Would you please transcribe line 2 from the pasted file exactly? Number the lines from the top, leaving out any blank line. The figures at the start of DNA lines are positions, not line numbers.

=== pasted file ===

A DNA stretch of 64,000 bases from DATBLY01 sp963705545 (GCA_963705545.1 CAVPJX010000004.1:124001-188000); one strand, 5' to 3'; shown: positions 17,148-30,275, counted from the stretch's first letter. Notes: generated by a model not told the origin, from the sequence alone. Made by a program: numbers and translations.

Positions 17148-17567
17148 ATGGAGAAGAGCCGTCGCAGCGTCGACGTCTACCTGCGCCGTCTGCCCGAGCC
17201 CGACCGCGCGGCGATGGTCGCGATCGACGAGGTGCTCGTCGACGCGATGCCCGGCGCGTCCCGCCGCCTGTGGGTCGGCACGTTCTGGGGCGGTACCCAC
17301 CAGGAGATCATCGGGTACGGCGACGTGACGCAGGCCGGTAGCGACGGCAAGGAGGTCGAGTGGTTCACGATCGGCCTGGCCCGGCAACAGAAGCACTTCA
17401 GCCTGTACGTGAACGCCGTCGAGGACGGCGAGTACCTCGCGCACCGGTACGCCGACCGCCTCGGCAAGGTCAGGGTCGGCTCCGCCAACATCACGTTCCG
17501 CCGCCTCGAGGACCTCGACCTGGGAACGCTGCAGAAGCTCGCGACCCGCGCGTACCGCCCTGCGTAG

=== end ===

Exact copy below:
Positions 17148-17567